Have you ever thought about when you are avoiding and when you do 'self-care'?. It's a fine line, isn't it? A whole industry is concerned with distress tolerance and emotional regulation skills. The most commonly known are the Linehan DBT skills. They teach you to use such as
- Identifying and labeling emotions
- Identifying obstacles to changing emotions
- Increasing positive emotional events
- Increasing mindfulness to current emotions
- Doing the opposite
- Learning skills for tolerating and surviving crises
- Learning to accept life as it is in the moment
- Distracting, self-soothing, and improving the moment
- Thinking of pros and cons of a situation
- Radical acceptance
- Employ one's will instead of being wwillful
How do you decide when these skills are used for distress tolerance and emotion regulation, and when are they used to avoid to do the 'hard work'? Where is the line when distress tolerance skills are not self-care but avoidance? That's not always a clear-cut situation.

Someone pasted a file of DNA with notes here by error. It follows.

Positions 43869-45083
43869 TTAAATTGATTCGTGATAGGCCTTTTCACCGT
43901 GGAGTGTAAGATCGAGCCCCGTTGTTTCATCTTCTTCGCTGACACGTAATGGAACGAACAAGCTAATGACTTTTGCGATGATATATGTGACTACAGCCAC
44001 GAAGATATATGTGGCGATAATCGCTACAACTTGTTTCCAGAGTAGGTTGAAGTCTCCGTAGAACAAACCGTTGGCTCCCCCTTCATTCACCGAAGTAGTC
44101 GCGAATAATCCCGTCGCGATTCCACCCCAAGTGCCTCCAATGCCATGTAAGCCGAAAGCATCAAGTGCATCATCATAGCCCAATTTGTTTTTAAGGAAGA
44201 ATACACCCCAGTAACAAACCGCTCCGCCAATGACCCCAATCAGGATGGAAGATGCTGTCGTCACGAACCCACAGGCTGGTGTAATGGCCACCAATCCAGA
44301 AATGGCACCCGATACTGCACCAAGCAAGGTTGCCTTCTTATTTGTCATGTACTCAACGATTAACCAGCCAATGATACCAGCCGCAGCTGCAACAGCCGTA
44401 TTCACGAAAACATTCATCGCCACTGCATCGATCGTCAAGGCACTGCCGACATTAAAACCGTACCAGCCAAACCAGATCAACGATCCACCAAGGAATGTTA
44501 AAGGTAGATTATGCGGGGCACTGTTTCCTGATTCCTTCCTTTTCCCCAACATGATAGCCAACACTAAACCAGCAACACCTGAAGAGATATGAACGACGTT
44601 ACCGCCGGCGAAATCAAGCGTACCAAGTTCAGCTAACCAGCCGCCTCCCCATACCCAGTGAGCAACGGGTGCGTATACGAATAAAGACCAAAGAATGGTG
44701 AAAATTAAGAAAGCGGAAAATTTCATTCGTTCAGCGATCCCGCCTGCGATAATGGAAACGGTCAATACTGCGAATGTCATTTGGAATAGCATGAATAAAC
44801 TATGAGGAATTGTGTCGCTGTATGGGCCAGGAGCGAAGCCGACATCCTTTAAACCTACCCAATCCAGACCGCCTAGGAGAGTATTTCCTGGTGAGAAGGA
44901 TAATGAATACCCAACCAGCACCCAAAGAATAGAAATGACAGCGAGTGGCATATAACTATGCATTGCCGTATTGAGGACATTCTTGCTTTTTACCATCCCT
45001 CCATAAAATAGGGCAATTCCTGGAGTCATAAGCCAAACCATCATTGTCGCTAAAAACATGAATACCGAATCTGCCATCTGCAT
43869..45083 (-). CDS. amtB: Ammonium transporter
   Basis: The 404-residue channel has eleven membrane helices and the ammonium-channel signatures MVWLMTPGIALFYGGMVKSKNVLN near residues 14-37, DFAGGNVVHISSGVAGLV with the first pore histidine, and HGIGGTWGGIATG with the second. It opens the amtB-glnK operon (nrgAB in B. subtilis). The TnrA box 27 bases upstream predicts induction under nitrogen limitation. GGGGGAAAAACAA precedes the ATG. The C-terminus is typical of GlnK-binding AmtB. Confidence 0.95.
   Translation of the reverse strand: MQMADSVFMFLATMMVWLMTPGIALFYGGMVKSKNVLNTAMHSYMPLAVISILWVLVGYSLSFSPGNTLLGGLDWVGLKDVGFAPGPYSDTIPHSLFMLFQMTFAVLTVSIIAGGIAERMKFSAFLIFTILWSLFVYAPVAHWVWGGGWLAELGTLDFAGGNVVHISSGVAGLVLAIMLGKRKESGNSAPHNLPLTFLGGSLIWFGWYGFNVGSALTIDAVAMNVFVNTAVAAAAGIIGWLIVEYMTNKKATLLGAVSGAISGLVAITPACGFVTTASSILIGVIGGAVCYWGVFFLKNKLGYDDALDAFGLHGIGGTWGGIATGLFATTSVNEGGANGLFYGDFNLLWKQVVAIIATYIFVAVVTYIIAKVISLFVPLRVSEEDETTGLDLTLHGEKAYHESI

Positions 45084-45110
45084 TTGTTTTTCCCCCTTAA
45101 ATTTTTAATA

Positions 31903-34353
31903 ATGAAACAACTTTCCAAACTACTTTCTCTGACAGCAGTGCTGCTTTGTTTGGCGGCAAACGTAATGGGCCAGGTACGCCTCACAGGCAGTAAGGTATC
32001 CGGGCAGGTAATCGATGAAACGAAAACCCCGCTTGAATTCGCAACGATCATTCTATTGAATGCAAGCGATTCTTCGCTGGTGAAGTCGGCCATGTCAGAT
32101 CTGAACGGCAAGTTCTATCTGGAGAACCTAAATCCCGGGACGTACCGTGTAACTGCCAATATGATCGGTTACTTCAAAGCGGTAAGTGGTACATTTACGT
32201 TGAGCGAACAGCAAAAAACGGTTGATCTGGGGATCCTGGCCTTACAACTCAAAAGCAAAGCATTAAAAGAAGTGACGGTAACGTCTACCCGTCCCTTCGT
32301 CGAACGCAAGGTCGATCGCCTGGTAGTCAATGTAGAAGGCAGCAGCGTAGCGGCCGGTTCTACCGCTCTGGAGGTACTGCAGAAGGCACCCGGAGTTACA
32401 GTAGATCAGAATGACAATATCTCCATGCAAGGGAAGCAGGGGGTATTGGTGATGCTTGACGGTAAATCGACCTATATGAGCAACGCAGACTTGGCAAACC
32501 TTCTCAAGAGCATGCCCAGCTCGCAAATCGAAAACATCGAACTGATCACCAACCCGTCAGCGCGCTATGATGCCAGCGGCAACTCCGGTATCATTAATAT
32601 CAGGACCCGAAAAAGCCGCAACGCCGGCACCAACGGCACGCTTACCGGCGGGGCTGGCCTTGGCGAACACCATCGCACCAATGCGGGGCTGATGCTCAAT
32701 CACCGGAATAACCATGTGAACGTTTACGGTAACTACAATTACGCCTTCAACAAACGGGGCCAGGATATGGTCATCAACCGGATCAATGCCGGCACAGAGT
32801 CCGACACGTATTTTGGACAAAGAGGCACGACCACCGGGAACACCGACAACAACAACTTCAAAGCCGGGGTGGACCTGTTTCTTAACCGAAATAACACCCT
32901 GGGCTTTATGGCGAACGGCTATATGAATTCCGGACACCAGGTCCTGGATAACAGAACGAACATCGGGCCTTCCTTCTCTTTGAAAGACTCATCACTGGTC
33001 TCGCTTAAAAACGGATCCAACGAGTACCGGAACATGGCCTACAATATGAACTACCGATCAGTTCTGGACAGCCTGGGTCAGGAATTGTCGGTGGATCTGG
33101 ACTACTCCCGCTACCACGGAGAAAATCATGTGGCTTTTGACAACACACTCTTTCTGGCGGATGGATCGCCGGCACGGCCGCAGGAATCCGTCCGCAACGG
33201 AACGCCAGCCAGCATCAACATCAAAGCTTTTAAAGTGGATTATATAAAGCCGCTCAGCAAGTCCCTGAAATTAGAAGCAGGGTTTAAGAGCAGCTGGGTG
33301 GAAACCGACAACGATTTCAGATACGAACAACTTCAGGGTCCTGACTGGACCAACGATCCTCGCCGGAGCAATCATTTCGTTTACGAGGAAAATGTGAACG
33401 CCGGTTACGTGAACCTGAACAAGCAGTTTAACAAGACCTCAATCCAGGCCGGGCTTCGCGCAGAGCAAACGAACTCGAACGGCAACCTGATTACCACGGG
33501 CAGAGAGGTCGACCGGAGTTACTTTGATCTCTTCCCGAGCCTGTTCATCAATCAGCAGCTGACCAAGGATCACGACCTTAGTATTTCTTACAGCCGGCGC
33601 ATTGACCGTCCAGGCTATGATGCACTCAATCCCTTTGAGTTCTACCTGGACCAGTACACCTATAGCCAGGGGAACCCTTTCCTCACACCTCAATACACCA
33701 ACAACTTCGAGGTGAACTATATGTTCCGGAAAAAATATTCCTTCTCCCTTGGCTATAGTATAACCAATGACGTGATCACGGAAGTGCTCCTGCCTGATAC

Indeed, the processing of trauma and the integrative work requires from DID clients that different personality parts expand their emotional range and tolerate distress without switching into other parts. May I suggest a rule of thumb? When using skills that dissociate and distract you from your problems become a habitually used more permanent life position, you are probably avoiding to address your problems.
I have found it helpful in most situations to discuss the problem of avoidance vs. self-care with the DID client. Although they may have children parts and sometimes act as children, they are also adults who are capable of dealing with very difficult life situations. They deserve to be treated with respect and become the 'collaborator' in the decision making of their recovery.